Peter Nuñez has learned what a lot of veteran fleet managers already know: A new truck runs longer between repairs than an older one, enhancing reliability and customer service. And his first new truck, a Freightliner 122SD, is such a treat to drive that he wishes he had the time to do it. As it is, his dad gets all the fun.
The 31-year-old former construction worker is the founder and president of Nuñez Trucking, composed of 17 dump trucks operating in the Austin, Texas, area. He also brokers loads to about 30 owner-operators, and revenues in December were his best ever. His trucks haul sand, gravel, and stone to residential and commercial building sites.
“We delivered 63,755 loads last year, an average of 1,200 loads per week,” Nuñez says. The long-wheelbase, multi-axle straight trucks often encounter rough terrain and need to be rugged, and he ran traditional premium brands up until a year ago. That’s when he bought a custom-spec’d 122SD, Freightliner’s upscale severe-duty model. He says it’s built better, but cost $20,000 less than a premium brand with comparable specifications.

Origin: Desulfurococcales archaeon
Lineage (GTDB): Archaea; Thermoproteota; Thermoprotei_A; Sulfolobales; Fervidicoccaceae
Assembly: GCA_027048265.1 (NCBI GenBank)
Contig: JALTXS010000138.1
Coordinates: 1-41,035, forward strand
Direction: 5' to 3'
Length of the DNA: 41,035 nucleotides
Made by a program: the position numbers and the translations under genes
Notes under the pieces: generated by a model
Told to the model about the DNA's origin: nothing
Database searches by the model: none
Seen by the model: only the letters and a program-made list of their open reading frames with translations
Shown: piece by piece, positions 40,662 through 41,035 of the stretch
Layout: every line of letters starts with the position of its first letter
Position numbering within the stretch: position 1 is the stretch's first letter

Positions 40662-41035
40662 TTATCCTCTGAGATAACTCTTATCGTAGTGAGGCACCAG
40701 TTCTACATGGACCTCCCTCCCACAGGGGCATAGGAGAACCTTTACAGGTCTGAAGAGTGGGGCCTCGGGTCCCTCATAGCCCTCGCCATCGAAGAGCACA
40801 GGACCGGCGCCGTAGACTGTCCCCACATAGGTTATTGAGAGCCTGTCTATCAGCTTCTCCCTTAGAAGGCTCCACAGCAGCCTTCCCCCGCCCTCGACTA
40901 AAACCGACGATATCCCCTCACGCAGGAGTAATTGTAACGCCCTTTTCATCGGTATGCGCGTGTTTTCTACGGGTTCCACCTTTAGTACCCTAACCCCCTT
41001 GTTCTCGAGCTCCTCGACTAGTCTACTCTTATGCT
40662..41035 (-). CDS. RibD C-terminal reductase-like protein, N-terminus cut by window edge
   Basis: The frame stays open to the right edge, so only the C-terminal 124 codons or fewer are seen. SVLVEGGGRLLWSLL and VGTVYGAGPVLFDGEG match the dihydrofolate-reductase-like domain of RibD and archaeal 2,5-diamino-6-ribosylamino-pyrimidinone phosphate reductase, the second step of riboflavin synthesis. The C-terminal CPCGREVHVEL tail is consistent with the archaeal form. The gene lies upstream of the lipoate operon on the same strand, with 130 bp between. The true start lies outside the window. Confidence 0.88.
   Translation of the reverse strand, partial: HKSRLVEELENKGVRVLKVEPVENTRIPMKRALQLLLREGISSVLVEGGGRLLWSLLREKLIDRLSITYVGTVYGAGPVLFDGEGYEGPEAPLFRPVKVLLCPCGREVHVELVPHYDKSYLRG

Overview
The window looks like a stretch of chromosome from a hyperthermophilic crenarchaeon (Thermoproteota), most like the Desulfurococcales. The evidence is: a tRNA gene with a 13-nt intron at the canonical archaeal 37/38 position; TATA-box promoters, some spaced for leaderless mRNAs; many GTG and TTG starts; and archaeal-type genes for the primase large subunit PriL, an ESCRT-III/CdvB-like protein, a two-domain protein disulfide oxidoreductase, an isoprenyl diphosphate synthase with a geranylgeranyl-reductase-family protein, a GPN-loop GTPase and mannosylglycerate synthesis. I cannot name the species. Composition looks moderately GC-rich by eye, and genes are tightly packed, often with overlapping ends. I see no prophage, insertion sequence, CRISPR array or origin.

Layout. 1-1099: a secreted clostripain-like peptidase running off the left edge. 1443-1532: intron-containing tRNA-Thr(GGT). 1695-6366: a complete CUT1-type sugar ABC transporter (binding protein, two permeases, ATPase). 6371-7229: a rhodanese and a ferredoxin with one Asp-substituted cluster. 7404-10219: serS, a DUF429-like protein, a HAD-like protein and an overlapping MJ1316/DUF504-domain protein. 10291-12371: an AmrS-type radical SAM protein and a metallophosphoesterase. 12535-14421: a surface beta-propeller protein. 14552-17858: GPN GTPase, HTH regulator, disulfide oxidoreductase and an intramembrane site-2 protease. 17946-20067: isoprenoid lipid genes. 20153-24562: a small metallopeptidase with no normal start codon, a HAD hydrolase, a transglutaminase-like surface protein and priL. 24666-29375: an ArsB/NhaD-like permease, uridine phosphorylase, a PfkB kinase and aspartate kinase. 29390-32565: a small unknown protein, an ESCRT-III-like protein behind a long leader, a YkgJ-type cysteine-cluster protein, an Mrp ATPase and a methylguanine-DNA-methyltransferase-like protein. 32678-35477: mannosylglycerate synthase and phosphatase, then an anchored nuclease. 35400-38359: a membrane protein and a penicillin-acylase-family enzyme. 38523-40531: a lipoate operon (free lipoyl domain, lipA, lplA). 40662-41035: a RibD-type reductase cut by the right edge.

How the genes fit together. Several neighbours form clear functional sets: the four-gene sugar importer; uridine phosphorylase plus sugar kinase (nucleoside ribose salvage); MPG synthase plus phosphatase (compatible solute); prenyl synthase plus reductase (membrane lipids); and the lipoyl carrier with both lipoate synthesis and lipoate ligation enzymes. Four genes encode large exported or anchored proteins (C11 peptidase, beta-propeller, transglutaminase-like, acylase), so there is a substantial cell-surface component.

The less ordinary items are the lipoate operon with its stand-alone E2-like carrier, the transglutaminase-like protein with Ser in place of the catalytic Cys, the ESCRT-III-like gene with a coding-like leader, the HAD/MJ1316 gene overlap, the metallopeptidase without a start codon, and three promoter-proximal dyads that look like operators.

Components include Meritor steer and drive axles, four Watson & Chalin lift axles, and a 505-hp Detroit DD15. The diesel and its exhaust aftertreatment equipment have been very reliable, and fault codes seldom appear. “Mechanics talk about how much of a pleasure it is to work on,” Nuñez says.
The 122SD’s aluminum cab is roomy and quiet, and an Allison automatic transmission is a work-saver. “Not having to shift creates a much more pleasant ride for the driver,” in this case Nuñez’s father, Pedro. “It allows my dad to focus on what’s going on around him and keep both hands on the steering wheel, looking forward, instead of fiddling around with a stick shift. He says it’s one of the most comfortable trucks he’s ever driven.”
Nuñez started out buying used trucks and running them to about 1 million miles, but average mileage in the fleet is now 250,000. “I don’t want over 650,000 [miles] for a 15-liter engine and 500,000 for a 13-liter. Based on my experience, that’s when you have a downhill slope for reliability,” he says. “You have to get used to the idea of spending $180,000 for a new truck instead of $80,000 for a used one, but that extra $100,000 is equity that you get back when you trade,” at least on his schedule.
The 122SD is “a luxury that I always wanted but couldn’t afford. Now I can afford it but can’t drive it,” he says. “As soon as you think you’ll have a chance to drive, the phone starts ringing.”
Which isn’t a bad problem to have.
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